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August 03, 2004
BYU Devotional
“For to Sojourn
in the Land”


Joaquina Hoskisson
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2004-2005 Speeches

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Joaquina Hoskisson was an associate lecturer in the Department of Spanish and Portuguese at Brigham Young University when this devotional address was given on 3 August 2004.

Several years ago while participating in a BYU Study Abroad program, our family visited the National Gallery in London during an exhibit on contemporary art. My husband thoughtfully took the children so I could have some time alone to enjoy the galleries. At the time, the oldest of our four children was eight and our youngest was about three. Out of the corner of my eye, I observed that he kept the children quite interested, even when looking at abstract works that really challenged my own attention span.

Our youngest child, who was holding on to his hand, appeared to be making a great effort to concentrate. After a few minutes of listening and walking from one abstract work to another, she planted herself in front of my husband until she got his attention. “Daddy,” she said, “Did adults do these things?” My husband, quite puzzled, answered, “Yes, of course.” “Well, daddy,” she said, “I can do better than that.” Even at that young age she had already acquired the basics of art appreciation, and she could articulate an informed opinion! On another occasion, as we were leaving Paris, another of our children said, “Which is taller, the Eiffel Tower or the Empire Strikes Back Building?”

These and other anecdotes have found a place in our family lore due to our participation in university-sponsored programs. Associating with students at BYU has been one of the most enjoyable and rewarding things I have done professionally in my life, and it continues to have great significance for me and for my family because it has taught us principles of eternal importance. Among many such opportunities, we have especially relished our participation in Study Abroad experiences. The personal growth that comes from sharing most of the waking hours with the same group of students continues to enrich our lives and to define more clearly in my mind the educational value of these opportunities abroad and the impact that a commitment to gospel truths and practices can make in our learning process.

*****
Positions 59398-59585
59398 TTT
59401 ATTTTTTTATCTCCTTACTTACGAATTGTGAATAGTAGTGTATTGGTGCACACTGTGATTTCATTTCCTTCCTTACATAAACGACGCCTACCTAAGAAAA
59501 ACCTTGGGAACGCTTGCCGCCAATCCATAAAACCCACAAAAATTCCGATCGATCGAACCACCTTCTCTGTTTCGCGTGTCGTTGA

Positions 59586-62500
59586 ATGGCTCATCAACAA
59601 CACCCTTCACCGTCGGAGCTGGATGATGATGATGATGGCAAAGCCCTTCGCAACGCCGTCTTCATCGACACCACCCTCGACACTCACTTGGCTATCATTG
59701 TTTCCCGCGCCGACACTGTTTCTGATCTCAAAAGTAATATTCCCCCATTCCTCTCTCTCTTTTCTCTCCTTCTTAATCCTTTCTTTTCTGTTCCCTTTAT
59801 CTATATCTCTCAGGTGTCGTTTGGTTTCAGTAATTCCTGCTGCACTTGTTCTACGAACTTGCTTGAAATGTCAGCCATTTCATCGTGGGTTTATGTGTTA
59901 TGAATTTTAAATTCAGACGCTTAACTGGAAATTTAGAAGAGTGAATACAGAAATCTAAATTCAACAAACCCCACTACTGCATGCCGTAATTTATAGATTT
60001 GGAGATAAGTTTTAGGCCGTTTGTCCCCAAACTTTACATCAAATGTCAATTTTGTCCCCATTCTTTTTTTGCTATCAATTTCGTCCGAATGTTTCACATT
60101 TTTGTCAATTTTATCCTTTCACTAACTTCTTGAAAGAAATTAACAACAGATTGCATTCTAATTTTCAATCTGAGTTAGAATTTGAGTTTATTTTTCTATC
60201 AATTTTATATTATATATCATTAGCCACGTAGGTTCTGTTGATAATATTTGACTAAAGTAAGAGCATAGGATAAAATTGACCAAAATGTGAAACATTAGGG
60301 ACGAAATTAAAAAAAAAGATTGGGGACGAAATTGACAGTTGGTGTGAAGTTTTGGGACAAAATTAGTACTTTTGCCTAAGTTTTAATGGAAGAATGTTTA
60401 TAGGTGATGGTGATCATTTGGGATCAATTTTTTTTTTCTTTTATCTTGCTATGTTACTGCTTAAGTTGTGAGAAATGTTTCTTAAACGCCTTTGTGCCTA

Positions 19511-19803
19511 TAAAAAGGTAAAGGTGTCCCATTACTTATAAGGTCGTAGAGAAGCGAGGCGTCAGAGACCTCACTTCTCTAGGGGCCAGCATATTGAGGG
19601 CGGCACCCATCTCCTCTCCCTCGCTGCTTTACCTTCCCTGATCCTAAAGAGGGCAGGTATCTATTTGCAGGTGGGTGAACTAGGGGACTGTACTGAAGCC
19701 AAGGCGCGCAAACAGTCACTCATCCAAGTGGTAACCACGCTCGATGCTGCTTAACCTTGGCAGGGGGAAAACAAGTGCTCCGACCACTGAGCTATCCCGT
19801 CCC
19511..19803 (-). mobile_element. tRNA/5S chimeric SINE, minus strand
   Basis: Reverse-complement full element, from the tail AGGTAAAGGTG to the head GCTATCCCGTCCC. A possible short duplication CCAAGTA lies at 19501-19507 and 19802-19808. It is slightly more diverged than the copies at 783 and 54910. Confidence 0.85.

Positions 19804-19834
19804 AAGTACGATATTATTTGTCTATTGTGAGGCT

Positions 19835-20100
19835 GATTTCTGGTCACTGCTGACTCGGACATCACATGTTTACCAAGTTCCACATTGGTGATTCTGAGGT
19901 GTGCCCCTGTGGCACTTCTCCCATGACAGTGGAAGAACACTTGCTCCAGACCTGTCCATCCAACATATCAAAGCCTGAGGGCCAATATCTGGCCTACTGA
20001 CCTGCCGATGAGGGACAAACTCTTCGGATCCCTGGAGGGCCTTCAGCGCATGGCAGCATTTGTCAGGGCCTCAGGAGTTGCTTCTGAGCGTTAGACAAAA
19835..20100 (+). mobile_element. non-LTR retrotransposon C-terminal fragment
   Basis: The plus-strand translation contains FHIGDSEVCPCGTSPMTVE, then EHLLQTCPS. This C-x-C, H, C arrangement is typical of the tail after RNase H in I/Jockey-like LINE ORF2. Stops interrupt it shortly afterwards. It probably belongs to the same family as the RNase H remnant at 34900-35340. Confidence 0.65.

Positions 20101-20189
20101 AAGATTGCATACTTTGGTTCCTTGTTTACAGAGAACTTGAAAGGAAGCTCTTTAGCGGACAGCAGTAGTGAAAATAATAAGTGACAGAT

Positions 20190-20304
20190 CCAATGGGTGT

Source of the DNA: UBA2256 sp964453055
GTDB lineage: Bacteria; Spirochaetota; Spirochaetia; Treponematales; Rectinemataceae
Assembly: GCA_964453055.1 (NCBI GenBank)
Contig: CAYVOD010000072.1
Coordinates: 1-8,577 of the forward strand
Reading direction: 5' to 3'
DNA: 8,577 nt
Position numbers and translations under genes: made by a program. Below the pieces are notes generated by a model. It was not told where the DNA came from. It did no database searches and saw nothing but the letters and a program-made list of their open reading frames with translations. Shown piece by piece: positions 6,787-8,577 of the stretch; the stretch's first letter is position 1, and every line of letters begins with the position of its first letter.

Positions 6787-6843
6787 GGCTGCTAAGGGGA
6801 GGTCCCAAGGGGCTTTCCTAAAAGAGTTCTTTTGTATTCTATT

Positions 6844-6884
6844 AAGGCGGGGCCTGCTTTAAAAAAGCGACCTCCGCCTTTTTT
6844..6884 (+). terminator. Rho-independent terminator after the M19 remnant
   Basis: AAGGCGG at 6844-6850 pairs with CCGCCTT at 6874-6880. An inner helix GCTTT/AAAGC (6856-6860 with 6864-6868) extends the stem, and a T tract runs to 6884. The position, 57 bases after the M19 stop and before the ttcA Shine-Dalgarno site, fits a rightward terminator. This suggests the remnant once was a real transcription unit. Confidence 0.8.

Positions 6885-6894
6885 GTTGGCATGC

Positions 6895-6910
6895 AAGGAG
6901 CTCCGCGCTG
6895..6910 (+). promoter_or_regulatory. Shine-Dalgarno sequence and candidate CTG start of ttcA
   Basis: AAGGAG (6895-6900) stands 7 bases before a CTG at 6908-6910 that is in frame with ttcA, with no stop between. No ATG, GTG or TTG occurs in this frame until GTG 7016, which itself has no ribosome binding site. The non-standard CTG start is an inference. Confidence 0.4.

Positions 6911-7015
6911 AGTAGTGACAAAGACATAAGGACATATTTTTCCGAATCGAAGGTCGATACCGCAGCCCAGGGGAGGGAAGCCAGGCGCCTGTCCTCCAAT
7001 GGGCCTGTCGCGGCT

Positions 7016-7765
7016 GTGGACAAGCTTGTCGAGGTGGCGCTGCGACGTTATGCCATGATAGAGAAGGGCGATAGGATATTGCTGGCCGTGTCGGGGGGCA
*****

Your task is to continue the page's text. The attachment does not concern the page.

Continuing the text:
Having been born in Spain, my favorite Study Abroad program is, of course, the one in Madrid. I am quite passionate about Spanish culture, and I delight in introducing others to it: the beauty of the Generalife gardens of Granada, designed with intimate spaces and harmonic simplicity [picture shown]; the sense of reverence gained from ancient cloisters [picture shown] with moving Romanesque art representing episodes about the life of Christ [picture shown]; the old Visigothic church standing since the seventh century in a remote corner of the Castilian plain and still in use by a handful of country people [picture shown]; the magnificent vistas of the Alcazar in Segovia, redolent with knightly deeds and adventure [picture shown]; the stark row of windmills in Consuegra, La Mancha, legendary home of Don Quixote [picture shown].

While in residence in Madrid with the students, I relish the opportunity to make weekly visits to the Prado Museum. It never fails to gladden my heart to hear a student say on an optional, last-day visit to the museum, “Sister Hoskisson, I really was not very interested in art at the beginning of this program, but I really like it now. I never thought I would.”